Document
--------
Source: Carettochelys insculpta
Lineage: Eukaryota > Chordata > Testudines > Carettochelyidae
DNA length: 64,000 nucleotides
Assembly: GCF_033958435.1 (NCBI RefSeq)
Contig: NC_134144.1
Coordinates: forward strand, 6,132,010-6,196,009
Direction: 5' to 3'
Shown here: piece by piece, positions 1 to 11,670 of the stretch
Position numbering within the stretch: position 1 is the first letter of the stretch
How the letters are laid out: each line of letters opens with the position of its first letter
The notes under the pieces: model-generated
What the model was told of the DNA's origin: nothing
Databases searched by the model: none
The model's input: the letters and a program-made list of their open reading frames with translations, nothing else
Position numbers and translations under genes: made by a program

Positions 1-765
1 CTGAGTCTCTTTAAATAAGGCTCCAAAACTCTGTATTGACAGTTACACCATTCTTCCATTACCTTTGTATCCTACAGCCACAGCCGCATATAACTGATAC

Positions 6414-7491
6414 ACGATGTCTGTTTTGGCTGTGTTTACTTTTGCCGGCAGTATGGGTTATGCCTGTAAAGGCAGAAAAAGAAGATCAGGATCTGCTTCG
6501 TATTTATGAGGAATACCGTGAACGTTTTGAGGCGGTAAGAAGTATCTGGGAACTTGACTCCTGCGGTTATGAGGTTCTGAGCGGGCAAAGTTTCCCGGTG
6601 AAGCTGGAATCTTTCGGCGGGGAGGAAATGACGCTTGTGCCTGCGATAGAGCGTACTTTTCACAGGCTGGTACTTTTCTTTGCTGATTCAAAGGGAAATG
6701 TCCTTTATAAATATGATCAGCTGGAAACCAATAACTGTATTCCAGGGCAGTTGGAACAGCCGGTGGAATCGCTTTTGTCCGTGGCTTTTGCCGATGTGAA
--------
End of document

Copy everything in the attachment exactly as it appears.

Source: Carettochelys insculpta
Lineage: Eukaryota > Chordata > Testudines > Carettochelyidae
DNA length: 64,000 nucleotides
Assembly: GCF_033958435.1 (NCBI RefSeq)
Contig: NC_134144.1
Coordinates: forward strand, 6,132,010-6,196,009
Direction: 5' to 3'
Shown here: piece by piece, positions 1 to 11,670 of the stretch
Position numbering within the stretch: position 1 is the first letter of the stretch
How the letters are laid out: each line of letters opens with the position of its first letter
The notes under the pieces: model-generated
What the model was told of the DNA's origin: nothing
Databases searched by the model: none
The model's input: the letters and a program-made list of their open reading frames with translations, nothing else
Position numbers and translations under genes: made by a program

Positions 1-765
1 CTGAGTCTCTTTAAATAAGGCTCCAAAACTCTGTATTGACAGTTACACCATTCTTCCATTACCTTTGTATCCTACAGCCACAGCCGCATATAACTGATAC

Positions 6414-7491
6414 ACGATGTCTGTTTTGGCTGTGTTTACTTTTGCCGGCAGTATGGGTTATGCCTGTAAAGGCAGAAAAAGAAGATCAGGATCTGCTTCG
6501 TATTTATGAGGAATACCGTGAACGTTTTGAGGCGGTAAGAAGTATCTGGGAACTTGACTCCTGCGGTTATGAGGTTCTGAGCGGGCAAAGTTTCCCGGTG
6601 AAGCTGGAATCTTTCGGCGGGGAGGAAATGACGCTTGTGCCTGCGATAGAGCGTACTTTTCACAGGCTGGTACTTTTCTTTGCTGATTCAAAGGGAAATG
6701 TCCTTTATAAATATGATCAGCTGGAAACCAATAACTGTATTCCAGGGCAGTTGGAACAGCCGGTGGAATCGCTTTTGTCCGTGGCTTTTGCCGATGTGAA